South African media company MTN has unveiled plans to invest 640 billion ($ 1.5 billion) to expand broadband in Nigeria over the next three years.
The chairman of MTN Group, Ralph Mupita, announced when his team arrived from Nigeria from South Africa.
Other group members are Tsholo Molefe, MTN Group Chief Financial Officer; Ernest Ndukwe, MTN President of Nigeria; and MTN Nigeria President Karl Toriola.
They met with the President of Nigeria, Muhammadu Buhari; Vice President, Yemi Osinbajo; Minister of Communications and Information Technology, Isa Pantami; Nigerian MTN plans to invest $ 1.5 billion to boost broadband access Nigeria.
Communications Commission (NCC) Executive Director, Umar Danbatta; and President of the Central Bank of Nigeria, Godwin Emefiele.
Mupita said the move aligns with their vision for 2025 to guide the digital response to Africa’s progress, adding that the benefits of modern and integrated life are what everyone needs. This will help promote digital transformation on the continent. To convert mtn airtime to cash is not easy as of now
Their demand is in line with the Nigerian media plan, released by Isa Pantami on December 19, 2019, to increase the media coverage in the country from 45.09% currently stated to 90% by 2024- 2025.
At the meeting, Mupita also commended the Nigerian government for launching a committee recently for the Spectrum campaign to deploy 5G in the country.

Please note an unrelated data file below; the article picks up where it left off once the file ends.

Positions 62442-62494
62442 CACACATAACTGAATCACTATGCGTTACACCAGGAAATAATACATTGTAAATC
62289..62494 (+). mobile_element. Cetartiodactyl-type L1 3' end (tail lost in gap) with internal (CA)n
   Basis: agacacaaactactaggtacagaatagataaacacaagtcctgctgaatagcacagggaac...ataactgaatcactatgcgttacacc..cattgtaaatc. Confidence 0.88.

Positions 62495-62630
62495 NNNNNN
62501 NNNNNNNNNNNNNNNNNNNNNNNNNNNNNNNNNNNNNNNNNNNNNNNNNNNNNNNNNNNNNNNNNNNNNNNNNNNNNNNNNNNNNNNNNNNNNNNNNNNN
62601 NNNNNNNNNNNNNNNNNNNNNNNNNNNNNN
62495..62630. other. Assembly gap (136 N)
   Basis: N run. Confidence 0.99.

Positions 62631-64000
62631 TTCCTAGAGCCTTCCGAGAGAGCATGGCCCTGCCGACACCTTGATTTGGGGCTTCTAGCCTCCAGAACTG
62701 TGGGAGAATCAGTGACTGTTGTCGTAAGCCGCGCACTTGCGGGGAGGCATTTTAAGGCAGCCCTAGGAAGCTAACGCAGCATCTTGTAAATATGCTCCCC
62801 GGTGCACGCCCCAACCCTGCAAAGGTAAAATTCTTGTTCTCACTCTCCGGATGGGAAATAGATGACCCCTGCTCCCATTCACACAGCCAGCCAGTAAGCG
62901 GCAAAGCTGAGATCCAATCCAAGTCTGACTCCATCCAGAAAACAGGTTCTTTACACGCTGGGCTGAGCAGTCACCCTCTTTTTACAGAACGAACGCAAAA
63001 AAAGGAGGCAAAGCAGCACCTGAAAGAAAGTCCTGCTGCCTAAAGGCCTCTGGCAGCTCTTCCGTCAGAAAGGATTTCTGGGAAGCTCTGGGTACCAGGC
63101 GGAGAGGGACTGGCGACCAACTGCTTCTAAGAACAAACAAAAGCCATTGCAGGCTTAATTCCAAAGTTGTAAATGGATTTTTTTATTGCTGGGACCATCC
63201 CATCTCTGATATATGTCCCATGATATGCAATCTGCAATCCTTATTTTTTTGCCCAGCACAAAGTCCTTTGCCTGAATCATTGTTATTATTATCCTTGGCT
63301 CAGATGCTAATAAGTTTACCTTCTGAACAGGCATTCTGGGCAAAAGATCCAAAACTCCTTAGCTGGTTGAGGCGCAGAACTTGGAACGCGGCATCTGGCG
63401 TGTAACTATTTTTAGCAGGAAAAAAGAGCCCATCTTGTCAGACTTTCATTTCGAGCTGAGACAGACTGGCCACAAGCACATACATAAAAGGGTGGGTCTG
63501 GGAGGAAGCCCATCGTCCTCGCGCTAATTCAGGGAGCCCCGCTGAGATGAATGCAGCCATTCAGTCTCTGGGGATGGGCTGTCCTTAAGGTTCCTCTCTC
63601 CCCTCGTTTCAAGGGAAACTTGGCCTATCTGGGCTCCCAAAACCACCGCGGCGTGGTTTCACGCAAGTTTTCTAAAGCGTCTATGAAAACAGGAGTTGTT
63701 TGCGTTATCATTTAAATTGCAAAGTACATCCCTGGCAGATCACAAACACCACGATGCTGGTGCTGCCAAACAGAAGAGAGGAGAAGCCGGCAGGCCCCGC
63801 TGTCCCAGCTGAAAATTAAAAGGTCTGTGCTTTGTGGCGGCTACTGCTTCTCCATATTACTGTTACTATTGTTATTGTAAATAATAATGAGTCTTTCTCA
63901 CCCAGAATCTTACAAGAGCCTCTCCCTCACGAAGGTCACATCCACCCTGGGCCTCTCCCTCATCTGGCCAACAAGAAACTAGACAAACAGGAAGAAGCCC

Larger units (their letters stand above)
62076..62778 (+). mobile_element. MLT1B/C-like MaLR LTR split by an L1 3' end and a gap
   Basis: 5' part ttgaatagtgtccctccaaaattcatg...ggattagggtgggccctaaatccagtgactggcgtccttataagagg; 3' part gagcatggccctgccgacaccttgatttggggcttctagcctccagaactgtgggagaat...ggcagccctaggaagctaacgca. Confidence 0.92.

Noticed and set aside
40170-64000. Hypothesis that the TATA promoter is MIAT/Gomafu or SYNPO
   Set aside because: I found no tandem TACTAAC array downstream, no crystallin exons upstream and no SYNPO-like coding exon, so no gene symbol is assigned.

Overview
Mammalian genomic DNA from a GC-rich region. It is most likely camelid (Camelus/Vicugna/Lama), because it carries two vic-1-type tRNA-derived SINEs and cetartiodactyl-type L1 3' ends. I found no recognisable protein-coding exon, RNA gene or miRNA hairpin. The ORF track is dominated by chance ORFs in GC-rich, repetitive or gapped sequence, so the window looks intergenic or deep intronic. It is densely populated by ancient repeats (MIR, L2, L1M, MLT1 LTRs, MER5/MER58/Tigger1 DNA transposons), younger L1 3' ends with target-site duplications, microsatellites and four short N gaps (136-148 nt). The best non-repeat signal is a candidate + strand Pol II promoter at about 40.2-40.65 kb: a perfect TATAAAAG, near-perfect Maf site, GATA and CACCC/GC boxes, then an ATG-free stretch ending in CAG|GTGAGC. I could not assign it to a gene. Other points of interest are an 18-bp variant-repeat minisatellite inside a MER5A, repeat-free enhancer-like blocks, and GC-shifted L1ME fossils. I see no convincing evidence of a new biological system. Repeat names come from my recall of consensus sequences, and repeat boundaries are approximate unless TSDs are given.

Although not well-publicized, the telco can invest in other services in mobile technology, fibre optic cable, satellite technology, wireless networks such as 5G and other transceiver bases.
So far, we have examined the issue of internet rights in Nigeria, using a complaint listing 85 countries out of 85 countries with low Internet access and their prices and other serious reports.
If all goes according to plan, the investment of big telecom will go a long way to improving internet capacity in the country.
In recent years, there has been an initiative to further develop and improve internet infrastructure through government-sponsored initiatives.
Nonetheless, these problems have exacerbated these problems, from the inability to buy low energy – as many Nigerians live more than the minimum wage – to poor government planning.
Of course, Nigeria has a long way to go if 90% of the population will have fast and affordable internet access by 2025.